Citing an example from South Africa, Ramaphosa said that the auto industry there has moved towards automation, but it has also opened up opportunities for workers in ancillary activities that support the industry.
The cost of cynicism is too high
The report outlines ambitious recommendations, many of which could be tough to fully implement in most developing countries. Responding to cynicism in the media,Ryder said, “It’s not realistic to be less ambitious than the approach taken in this report. We can’t afford it. Social justice is a precondition for peace and justice in the world.”
Even as the ILO report was released in Geneva, world leaders gathered in Davos – also in Switzerland – for the World Economic Forum (WEF). Ryder, sharing the stage at the WEF event with IMF’s Christine Lagarde conveyed the spirit of the ILO report, to insist that “human beings need to be put back at the centre of policymaking.”
Asked about recent labour unrest around the world, including the Yellow Vests movement in France, they said uncertainty and anxiety about the future of work were changing the dynamic of social unrest, and reiteratedthat the solution was a new social contract built around decent work for all.
On the case for Universal Basic Income (UBI), a hotly-debated issue in India, Ryder said, “UBI was vigorously discussed in the commission and a decision was taken to not make direct references. Work is so essential to people’s lives – to go down a road where there’s guaranteed income in a workless environment is not desirable.”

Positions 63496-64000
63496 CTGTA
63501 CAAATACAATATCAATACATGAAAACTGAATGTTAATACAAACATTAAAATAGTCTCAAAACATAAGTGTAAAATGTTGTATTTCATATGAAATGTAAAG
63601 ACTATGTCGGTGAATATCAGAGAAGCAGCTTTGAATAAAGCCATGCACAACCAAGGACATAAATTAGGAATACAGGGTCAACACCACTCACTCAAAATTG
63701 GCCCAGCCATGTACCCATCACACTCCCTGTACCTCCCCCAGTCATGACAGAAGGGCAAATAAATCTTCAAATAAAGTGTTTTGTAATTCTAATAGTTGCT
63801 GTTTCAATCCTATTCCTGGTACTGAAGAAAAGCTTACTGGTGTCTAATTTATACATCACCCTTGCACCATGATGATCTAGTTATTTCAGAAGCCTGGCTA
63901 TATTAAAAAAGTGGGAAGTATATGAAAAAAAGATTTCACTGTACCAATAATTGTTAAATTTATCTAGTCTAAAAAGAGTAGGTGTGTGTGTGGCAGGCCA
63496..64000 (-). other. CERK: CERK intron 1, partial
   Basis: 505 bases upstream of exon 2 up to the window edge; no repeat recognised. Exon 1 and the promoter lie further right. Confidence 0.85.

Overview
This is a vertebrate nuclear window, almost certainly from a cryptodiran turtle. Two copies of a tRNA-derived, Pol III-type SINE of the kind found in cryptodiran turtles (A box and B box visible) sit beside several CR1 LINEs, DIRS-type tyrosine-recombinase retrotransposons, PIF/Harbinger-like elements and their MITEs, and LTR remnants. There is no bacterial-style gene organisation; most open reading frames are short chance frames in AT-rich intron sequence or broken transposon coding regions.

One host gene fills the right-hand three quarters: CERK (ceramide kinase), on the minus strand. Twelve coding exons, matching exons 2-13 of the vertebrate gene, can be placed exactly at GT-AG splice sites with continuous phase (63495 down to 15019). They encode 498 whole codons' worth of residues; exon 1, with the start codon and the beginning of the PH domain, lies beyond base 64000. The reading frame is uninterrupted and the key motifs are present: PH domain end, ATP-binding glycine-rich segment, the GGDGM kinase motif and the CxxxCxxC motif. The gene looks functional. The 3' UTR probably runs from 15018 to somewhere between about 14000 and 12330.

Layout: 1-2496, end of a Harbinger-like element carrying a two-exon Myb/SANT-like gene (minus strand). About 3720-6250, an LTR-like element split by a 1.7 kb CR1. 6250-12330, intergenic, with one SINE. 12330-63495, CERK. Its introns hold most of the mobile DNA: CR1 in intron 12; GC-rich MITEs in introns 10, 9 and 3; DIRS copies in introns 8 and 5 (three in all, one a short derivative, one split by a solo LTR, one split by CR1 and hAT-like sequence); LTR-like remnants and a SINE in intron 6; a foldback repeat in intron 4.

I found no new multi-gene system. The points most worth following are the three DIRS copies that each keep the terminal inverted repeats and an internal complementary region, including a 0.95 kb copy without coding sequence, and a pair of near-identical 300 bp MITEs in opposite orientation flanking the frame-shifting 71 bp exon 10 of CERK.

Instead, the commission endorsed a universal labour guarantee. To that end, it recommended:
a) fundamental workers’ rights: freedom of association and the effective recognition of the right to collective bargaining and freedom from forced labour, child labour and discrimination;
(b) a set of basic working conditions: (i) “adequate living wage” (ii) limits on hours of work and (iii) safe and healthy workplaces.
The report also emphasised the importance of work beyond just economic activity: “Beyond our material needs work can give us a sense of identity, belonging and purpose. It can expand our choices, allowing us to glimpse optimistically into our own future.”
Inequality a barrier to a fairer world of work
A recent report by Oxfam highlighted shocking levels of income inequality in India, saying, “rising wealth inequality threatens the social fabric of the nation.”
The ILO report also warns that, “without decisive action, we will be sleepwalking into a world that widens inequality, increases uncertainty and reinforces exclusion, with destructive political, social and economic repercussions.”
But it also offers remedies to move towards a fairer world of work.
A key recommendation of the commission is “guaranteed social protection from birth to old age”. On the problem of financing,Ryder said, “We don’t think individual savings is enough. There needs to be broader solidarity and we need to look at fiscal policies.”